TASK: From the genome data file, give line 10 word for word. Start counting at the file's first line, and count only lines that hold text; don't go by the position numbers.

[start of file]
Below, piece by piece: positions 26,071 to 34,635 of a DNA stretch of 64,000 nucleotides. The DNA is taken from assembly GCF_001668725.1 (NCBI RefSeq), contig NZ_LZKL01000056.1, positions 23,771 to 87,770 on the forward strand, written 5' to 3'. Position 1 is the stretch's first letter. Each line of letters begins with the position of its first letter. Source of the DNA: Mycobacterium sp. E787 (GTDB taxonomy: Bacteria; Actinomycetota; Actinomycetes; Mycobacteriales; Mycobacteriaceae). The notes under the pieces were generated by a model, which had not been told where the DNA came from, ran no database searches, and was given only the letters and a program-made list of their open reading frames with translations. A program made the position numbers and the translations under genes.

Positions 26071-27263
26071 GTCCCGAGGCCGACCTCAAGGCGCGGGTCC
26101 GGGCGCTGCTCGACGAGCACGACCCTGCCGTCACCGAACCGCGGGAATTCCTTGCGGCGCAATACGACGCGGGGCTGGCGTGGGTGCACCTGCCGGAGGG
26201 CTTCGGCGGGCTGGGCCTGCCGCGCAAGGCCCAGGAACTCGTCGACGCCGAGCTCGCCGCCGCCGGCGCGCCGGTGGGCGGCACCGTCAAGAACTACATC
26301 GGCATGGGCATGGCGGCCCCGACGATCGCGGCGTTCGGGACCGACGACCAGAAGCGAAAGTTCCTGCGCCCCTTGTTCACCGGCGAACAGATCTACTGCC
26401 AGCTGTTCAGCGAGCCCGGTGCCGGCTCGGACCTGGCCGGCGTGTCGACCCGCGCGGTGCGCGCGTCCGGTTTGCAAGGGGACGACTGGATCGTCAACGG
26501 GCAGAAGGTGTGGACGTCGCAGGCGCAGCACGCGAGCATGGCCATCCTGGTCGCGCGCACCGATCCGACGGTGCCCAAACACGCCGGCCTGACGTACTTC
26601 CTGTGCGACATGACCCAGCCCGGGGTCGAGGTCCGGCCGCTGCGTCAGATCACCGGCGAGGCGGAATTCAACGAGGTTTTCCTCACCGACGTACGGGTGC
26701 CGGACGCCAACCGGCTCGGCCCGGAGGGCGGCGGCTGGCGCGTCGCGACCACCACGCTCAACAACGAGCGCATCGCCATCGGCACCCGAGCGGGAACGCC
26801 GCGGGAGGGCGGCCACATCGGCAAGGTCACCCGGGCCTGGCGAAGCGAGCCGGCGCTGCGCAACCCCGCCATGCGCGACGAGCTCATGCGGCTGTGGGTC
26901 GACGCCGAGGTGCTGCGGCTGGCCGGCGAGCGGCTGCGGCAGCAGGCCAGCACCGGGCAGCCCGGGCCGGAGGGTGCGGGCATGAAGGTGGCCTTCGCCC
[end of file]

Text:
26701 CGGACGCCAACCGGCTCGGCCCGGAGGGCGGCGGCTGGCGCGTCGCGACCACCACGCTCAACAACGAGCGCATCGCCATCGGCACCCGAGCGGGAACGCC